Last quarter, Pengrowth Energy (NYSE: PGH) issued a stark warning to investors. Unless commodity prices dramatically improve, the company would not remain in compliance with certain of its financial covenants in the second half of 2017. Because of this situation, the company needed to find a solution to avoid a disaster. While Pengrowth had taken a series of small steps throughout the year, it recently announced a significant leap forward, which increases its optimism that it can seal a deal with lenders before time runs out.
Slicing into the core
Pengrowth Energy spent most of this past year cutting costs, which enabled it to generate excess cash flow and pay down debt. As a result, the company had reduced debt by 203 million Canadian dollars since the end of the year and had CA$139.5 million of cash on hand at the end of last quarter, which was enough money to repay a CA$127 million maturity early next year. In fact, because the company was on pace to end the year with more than CA$200 million in cash, it initially wanted to meet with the holders of that upcoming maturity to gain their approval to pay it off three months early. However, the company recently canceled that meeting and will pay it off at maturity in March.
Driving the decision to hold off on that transaction was a recent leap forward in progress to relieve its financial burdens. This advance came in mid-December when the company announced an agreement to sell a non-convertible gross overriding royalty interest in its Lindbergh thermal property for CA$250 million. Pengrowth agreed to pay a 4% royalty on existing output as well as from future development phases of these properties. Furthermore, the purchaser has the option to receive that royalty in cash or as production in kind.
That cash infusion seems to have eased lender fears surrounding the company's financial position, which appears to be why the company noted in a recent press release that it "remains optimistic that it will be able to reach an agreement with its noteholders that will provide it with the financial flexibility it needs to reinvest capital in its operations, develop the next phase of its Lindbergh property and to thrive as a thermally focused oil and gas producer."
The company also pointed out that note holders seem to be willing to not only amend certain covenants but to extend the terms of some series of notes. While the company did not state which notes it hopes to extend, it does have $400 million of debt maturing later next year as well as additional debt maturities in 2018. If Pengrowth can push back these maturities, the company could use its cash infusion plus cash on hand to reinvest in its business instead of paying back creditors.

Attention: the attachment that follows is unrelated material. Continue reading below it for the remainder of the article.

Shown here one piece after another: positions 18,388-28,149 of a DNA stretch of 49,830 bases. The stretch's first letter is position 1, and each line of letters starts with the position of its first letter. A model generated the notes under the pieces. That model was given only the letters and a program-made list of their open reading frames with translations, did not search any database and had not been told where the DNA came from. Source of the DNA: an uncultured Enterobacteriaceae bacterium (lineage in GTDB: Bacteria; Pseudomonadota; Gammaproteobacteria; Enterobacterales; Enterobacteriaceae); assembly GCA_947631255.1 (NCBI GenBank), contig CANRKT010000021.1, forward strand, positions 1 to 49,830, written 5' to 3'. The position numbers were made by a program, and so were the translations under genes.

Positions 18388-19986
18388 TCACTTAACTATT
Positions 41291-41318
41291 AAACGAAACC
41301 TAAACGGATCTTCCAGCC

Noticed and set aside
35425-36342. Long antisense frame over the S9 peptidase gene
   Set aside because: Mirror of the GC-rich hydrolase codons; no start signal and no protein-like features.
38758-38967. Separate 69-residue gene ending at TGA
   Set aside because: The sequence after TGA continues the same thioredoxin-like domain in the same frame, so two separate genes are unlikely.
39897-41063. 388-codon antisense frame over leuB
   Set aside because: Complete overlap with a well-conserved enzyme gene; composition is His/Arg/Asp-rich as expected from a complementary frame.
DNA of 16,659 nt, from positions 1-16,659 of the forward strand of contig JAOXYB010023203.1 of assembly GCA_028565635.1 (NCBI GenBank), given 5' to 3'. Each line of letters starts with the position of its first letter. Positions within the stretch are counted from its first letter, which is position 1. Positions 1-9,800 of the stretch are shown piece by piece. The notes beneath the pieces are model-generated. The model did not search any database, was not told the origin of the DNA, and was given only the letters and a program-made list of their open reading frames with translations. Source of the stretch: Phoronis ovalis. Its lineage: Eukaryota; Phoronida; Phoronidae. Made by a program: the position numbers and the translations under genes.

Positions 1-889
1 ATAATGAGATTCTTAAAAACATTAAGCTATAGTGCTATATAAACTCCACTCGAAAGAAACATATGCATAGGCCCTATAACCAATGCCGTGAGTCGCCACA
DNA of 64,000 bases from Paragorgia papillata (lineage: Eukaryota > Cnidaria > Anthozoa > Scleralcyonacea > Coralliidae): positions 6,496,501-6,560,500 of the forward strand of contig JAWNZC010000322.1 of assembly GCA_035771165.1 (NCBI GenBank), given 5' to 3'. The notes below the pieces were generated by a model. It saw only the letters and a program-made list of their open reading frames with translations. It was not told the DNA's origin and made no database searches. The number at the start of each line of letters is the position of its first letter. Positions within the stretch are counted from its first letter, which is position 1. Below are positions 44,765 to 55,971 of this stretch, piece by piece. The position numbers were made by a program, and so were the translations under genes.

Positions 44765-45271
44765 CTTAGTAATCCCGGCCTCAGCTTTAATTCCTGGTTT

Taking a page out of a successful playbook
Pengrowth's decision to seek a monetization transaction on its core Lindberg asset is somewhat of a strategy change for the company. Initially, the company had hoped to sell non-core assets to reduce debt. However, it lamented last quarter that "the asset sale market remains somewhat challenged given the current commodity price environment." Because of that, the company focused on monetizing risk management contracts to pull cash forward. While those sales helped, it still needed a needle-moving deal to ease its debt burden, which is what the Lindberg monetization provides.
That deal somewhat resembles what fellow Canadian producer Penn West Petroleum (NYSE: PWE) did earlier in the year when it sold two of its three core assets to bolster its balance sheet. While those transactions cut deeply into the company's asset base, Penn West Petroleum captured substantial value, enabling the company to repurchase a meaningful amount of debt, which virtually eliminated its financial problems. Those deals dramatically transformed Penn West Petroleum from a company in financial distress to one that's positioned to grow production by 10% annually. Pengrowth hopes that its decision to partially monetize one of its core assets will ultimately result in a similar transformation.
Pengrowth Energy knows that hope is not a viable strategy, which is why the company has had to act. While those actions have not gotten it back on solid ground just yet, it is heading in the right direction.